Let’s start off with the basic compares:

Application Performance - WinRAR 3.90 x64 - i5 661 CPU @ Stock

Gaming Performance - Far Cry 2 - i5 661 CPU @ Stock

Application Performance - AutoCAD 2010 x64 - i5 661 CPU @ Stock

The H55H-I performs admirably in  our benchmark suite, placing mid to top tier in every benchmark we threw at it.

Power Consumption

Our power consumption testing utilizes the same batch of components under similar circumstances in a bid to monitor variances between idle and CPU load conditions. We install the vendor supplied power saving utilities on each board (when available) and enable power saving modes that don't involve any kind of underclocking or CPU core frequency modulation in order to run an apples to apples comparison.

ATX PSU switching losses are absent from our figures because we monitor power consumption directly at the DC rails of the PSU. These figures measure only the CPU, motherboard and memory DC power draw and exclude any other peripherals, such as cooling fans and hard drives etc.  AC power consumption at the wall will be anywhere from 15~40% higher than these figures depending upon the efficiency of your power supply.

Motherboard Power Consumption - Idle Power - i5 661 CPU - IGP

Motherboard Power Consumption - HD Video Playback - i5 661 CPU


The DC power consumption figures are almost identical to Intel's DH57JG in every day usage.

 

Overclocking

The inclusion of over-voltage options for CPU VCore, VTT and VDIMM open the door to a reasonable level of overclocking with Clarkdale processors:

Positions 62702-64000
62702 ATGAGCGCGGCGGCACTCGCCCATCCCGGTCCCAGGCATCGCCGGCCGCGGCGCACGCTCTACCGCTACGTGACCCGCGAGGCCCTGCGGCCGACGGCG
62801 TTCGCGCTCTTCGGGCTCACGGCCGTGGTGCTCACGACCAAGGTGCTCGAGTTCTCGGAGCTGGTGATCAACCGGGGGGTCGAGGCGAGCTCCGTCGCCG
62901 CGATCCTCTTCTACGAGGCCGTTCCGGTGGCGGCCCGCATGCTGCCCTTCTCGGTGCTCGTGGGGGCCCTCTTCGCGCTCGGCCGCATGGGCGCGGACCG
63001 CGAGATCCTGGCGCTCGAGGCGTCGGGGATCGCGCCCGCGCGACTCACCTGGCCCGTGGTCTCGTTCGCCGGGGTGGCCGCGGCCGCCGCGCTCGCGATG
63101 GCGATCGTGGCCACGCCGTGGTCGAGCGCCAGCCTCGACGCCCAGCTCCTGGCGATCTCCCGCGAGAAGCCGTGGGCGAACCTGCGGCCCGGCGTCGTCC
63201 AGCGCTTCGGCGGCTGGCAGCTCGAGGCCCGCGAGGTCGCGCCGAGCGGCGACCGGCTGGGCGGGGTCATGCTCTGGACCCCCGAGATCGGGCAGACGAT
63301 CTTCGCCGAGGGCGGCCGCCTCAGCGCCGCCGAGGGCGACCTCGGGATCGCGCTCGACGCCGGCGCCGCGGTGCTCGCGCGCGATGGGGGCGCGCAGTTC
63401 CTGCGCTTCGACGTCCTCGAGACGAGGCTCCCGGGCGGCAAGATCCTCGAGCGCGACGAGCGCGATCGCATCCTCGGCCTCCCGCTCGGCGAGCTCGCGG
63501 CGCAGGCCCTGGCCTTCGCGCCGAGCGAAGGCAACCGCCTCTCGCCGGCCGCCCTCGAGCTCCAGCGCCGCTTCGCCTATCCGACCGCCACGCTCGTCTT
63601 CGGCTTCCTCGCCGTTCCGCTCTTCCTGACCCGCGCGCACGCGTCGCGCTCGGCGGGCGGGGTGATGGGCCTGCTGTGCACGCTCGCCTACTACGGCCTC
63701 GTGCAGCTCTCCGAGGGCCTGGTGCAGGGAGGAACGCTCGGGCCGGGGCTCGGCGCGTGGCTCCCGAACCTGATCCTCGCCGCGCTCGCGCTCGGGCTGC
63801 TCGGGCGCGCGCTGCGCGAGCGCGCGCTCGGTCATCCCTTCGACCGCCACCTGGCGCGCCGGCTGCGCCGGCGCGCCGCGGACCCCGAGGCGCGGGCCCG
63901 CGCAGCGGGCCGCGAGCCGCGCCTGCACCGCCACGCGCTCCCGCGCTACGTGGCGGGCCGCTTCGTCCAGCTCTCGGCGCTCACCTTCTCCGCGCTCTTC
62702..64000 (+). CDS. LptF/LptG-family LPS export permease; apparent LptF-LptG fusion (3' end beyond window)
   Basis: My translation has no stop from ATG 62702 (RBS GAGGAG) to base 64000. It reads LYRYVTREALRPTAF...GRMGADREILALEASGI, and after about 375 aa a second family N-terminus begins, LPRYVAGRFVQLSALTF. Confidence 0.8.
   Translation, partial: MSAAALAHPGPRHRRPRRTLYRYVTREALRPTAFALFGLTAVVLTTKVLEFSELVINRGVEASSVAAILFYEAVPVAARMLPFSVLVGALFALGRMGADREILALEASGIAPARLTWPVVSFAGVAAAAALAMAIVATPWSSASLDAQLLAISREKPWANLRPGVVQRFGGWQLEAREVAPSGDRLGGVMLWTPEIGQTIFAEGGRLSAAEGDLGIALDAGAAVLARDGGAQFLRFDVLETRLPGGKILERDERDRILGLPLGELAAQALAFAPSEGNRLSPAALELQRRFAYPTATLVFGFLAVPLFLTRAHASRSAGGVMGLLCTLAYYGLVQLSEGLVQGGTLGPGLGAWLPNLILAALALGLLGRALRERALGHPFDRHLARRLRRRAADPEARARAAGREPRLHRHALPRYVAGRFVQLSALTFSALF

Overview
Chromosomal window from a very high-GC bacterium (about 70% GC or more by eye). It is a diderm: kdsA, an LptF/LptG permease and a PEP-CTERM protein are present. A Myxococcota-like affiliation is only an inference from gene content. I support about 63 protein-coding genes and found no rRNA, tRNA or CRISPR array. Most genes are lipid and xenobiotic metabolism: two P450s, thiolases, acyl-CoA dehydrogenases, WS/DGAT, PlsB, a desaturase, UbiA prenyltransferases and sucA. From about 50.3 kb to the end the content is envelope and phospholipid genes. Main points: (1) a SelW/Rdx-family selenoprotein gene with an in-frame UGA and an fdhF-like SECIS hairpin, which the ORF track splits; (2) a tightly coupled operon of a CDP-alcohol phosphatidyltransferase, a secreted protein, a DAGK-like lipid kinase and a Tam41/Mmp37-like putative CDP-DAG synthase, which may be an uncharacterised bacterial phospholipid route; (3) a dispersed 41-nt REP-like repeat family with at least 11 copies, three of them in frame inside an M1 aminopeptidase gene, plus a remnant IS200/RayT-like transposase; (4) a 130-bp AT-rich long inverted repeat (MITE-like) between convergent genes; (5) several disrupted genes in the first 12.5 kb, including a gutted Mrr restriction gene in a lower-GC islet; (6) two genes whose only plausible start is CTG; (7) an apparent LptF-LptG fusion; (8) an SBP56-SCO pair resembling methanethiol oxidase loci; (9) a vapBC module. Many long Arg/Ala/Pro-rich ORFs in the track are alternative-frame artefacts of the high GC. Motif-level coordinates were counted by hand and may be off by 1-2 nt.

4GHz is attainable on the H55H-I, surpassing the Intel DH57JG.

We added a 0.1V voltage boost to CPU VCore (ignore the 2.20V shown in the CPU-Z screenshot, it's around 1.23V), VTT and VDIMM for the above screenshot and proceeded to pass two hours of Linpack without a glitch. The BIOS does allow you to push higher if you want to, although we think it’s probably safe to stick at a 4GHz limit given the perceived abilities of ECS’ VRM (3 Phase for VCC using 30 amp FETs, giving a  theoretical 90 amp maximum under a best case scenario). Bear in mind that if running with the IGP active, you’ll be limited somewhere around 165BCLK anyway, because there is no way to change the IGP clock ratio in BIOS or increase voltage to the graphics core.

For those of you wondering about Lynnfield overclocking, do yourself a favor and don't take any of the four core processors above stock on this board - there's not enough power on tap to sustain the load.

ECS H55H-I – Mini-ITX at a Sensible Price. Board Features
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  • Marlin1975 - Thursday, May 06, 2010 - link

    Is Realtek Codec really better than the VIA? I don;t build systems as much as I use to and VIA use to make better Audio Codecs.

    That and I wish small boards like this would include a built in wireless chip. I know you can use a USB one but the idea of a system like this is small. So to have extra cables and items hanging off it takes away from it. Could be just a very basic one.
    Reply
  • Rajinder Gill - Thursday, May 06, 2010 - link

    The VIA comment was made in respect of ECS' implementation on the ECS H55H-M that we reviewed a couple of months ago. Same price for the board, but limited Audio out options

    http://www.anandtech.com/show/2945/2

    I should have clarified that better.
    Reply